On the job, accidents happen; even in relatively safe industries, countless workers are injured every year. In Texas and every other U.S. state, Workers’ Compensation insurance covers medical bills and lost injured workers’ wages. That applies to workers in nearly every industry, with one notable exception: the maritime industry.
That’s not because the maritime industry has no injuries to speak of. The fatal injury rate of maritime transportation workers was six times that of all other workers in the U.S., according to the Centers for Disease Control and Prevention.
Why, then, are maritime industry workers not covered by state Workers’ Compensation laws? Because they are covered under an entirely different set of laws. These laws are at the federal – rather than state – level, and they come with their own complex rules and guidelines.
State Workers’ Comp vs. Federal Workers’ Compensation
State Workers’ Compensation laws vary, but they generally require employers to purchase workers’ comp insurance that will cover their employees’ on-the-job injuries no matter who is at fault for the accident. These insurance policies will typically provide compensation for medical bills and lost wages while injured workers recover, as well as short- or long-term disability in some cases.
Maritime workers – even those who work at docks, ports, ship terminals, wharfs, and shipyards – are not covered under state workers’ comp policies. Instead, they are covered by a federal policy that is roughly equivalent: The Longshore and Harbor Workers’ Compensation Act.
Like a state Workers’ Compensation insurance policy, this federal Workers’ Compensation policy will cover you in the event of a maritime injury. Under the LHWCA, you are entitled to compensation for your medical bills and two-thirds of your income while you are unable to work. Family members of a maritime worker who dies may also be entitled to financial death benefits under the act.
These benefits are similar to the benefits offered by state Workers’ Compensation insurance. However, they apply only to maritime workers who are not covered under the Jones Act.
When the Jones Act Applies
While the LHWCA provides federal Workers’ Compensation benefits to injured maritime employees who work primarily on land at docks, piers, shipyards, and similar environments, the Jones Act applies to seamen who suffer offshore injuries.
Seamen are maritime workers who spend at least 30% of their work time on a vessel at sea. Seamen covered by the Jones Act have a right to sue their employers or the vessel owners if they are injured because of negligence or upkeep on the vessel.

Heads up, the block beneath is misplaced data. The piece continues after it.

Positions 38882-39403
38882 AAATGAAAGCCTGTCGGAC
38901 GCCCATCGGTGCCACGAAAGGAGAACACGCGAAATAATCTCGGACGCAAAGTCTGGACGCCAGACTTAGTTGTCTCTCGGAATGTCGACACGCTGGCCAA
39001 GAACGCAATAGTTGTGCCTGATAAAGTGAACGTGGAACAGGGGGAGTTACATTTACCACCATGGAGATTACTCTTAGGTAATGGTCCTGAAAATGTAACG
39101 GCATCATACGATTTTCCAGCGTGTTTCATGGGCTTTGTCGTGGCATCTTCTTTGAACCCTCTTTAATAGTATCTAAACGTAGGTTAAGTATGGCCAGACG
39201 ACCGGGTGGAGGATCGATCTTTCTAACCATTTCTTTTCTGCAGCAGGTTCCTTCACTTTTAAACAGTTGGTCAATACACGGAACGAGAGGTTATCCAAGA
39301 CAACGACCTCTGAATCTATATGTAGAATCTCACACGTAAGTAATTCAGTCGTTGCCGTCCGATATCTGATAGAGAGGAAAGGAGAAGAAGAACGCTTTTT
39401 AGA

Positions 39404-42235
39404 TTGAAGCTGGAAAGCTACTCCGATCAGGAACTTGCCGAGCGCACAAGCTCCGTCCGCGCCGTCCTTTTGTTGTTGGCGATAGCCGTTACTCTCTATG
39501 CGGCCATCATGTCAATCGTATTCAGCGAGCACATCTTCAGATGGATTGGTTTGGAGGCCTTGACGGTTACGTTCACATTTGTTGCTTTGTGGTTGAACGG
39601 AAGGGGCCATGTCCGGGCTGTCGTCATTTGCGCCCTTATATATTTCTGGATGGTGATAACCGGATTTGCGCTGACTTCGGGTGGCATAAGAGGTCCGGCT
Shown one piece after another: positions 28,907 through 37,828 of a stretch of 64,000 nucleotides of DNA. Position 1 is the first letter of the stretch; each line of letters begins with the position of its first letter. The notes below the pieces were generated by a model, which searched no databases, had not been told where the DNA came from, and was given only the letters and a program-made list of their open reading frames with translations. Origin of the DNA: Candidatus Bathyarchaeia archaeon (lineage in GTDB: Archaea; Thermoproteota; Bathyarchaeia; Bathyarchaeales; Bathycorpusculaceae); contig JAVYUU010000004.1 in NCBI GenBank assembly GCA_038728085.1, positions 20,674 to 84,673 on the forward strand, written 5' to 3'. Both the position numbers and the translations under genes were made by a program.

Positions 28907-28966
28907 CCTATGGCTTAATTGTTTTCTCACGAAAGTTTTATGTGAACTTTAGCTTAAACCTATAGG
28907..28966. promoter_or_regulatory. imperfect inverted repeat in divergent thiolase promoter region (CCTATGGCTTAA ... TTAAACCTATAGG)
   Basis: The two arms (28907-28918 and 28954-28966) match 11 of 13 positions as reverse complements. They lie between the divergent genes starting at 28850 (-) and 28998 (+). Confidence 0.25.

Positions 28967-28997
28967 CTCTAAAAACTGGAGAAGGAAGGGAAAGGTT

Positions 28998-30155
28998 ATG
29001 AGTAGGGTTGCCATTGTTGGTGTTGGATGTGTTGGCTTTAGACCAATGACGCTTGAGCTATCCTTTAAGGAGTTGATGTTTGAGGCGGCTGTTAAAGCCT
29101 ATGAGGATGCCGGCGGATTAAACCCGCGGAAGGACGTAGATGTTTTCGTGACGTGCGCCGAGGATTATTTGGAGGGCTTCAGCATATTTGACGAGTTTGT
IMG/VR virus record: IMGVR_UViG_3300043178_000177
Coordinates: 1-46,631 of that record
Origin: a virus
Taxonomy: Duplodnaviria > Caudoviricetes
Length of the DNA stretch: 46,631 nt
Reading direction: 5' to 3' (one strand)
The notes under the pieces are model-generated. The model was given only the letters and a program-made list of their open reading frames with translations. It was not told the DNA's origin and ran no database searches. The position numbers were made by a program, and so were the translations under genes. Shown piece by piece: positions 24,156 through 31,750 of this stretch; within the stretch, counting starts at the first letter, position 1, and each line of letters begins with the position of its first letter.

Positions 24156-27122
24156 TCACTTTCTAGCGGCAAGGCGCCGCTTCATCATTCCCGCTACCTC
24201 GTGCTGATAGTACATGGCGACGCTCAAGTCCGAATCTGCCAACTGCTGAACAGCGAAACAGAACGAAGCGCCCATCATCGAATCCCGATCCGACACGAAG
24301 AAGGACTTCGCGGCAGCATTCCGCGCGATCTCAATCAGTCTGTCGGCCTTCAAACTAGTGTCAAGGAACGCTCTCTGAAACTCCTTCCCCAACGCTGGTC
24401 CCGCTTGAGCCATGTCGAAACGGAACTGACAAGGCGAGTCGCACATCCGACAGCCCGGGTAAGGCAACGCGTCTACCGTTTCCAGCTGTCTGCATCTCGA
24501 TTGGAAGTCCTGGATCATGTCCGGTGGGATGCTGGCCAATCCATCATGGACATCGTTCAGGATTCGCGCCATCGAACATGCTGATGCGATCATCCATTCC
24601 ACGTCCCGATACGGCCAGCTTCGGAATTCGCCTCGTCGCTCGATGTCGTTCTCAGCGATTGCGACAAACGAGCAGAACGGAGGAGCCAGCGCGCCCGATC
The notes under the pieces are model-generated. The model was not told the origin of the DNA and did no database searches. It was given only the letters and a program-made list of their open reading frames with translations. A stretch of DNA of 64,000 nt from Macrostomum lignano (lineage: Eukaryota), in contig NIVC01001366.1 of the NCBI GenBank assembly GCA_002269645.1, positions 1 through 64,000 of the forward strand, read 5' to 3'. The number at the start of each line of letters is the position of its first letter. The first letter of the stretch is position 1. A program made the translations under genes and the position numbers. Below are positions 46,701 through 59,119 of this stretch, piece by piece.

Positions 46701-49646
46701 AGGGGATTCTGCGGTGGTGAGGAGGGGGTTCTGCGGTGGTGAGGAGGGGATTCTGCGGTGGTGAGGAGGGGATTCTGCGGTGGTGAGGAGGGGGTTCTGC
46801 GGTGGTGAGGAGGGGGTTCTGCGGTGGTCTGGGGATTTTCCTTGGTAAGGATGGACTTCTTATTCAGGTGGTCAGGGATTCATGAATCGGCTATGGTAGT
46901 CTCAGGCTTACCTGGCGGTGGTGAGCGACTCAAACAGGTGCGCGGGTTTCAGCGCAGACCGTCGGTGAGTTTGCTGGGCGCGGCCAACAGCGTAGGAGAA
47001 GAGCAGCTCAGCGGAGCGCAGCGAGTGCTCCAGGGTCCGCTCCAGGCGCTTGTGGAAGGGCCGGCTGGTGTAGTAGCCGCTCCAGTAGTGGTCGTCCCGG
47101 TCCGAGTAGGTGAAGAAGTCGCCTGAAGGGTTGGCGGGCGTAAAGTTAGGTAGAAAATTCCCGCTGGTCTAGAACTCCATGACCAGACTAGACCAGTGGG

This is a key difference between the Jones Act and the LHWCA. Who is at fault for the accident does matter. If you were at fault, you might only be able to recover a reduced amount of compensation due to comparative negligence laws.
Under the Jones Act, you can sue your employer for any damages you have suffered because of the maritime accident that injured you. These damages may include medical bills, lost income, pain and suffering, emotional trauma, and more. From the moment you are injured at sea, the Jones Act entitles you to what’s called maintenance and cure:
- Maintenance: This is compensation for your day-to-day living expenses, including housing and food costs.
- Cure: This is compensation for your medical costs tied to your recovery, including procedures, specialist visits, and medications.
The Jones Act also entitles you to vocational rehabilitation. This means that you have a right to training for a new type of job if your injuries leave you unable to continue with your previous maritime work.
Why Work With a Maritime Lawyer?
Maritime worker injury laws are intended to help maritime workers when they need it most – after a serious on-the-job injury. Unfortunately, employers, vessel owners, and even government officials often avoid giving injured maritime workers their compensation.
They can do this by trying to pin the fault for the accident on you, arguing that you do not qualify under the LHWCA or Jones Act, or merely delaying your benefits for an unreasonable amount of time. This is unacceptable when you are injured and in need of the compensation you are rightfully owed.
The good news is that an experienced maritime injury attorney can ensure that you are treated fairly and receive the maximum available compensation. We do this by combating dishonest insurer and employer tactics, collecting evidence, and creating compelling arguments to use in court or at the negotiation table. That way, you can focus on getting better while we navigate these choppy legal waters.
Contact The Krist Law Firm, P.C.
To discuss your maritime injury and the possibility of recovering Workers’ Compensation in the maritime industry, reach out to the experienced Houston maritime injury attorneys at The Krist Law Firm, P.C. Give us a call at (281) 283-8500 or contact us online today.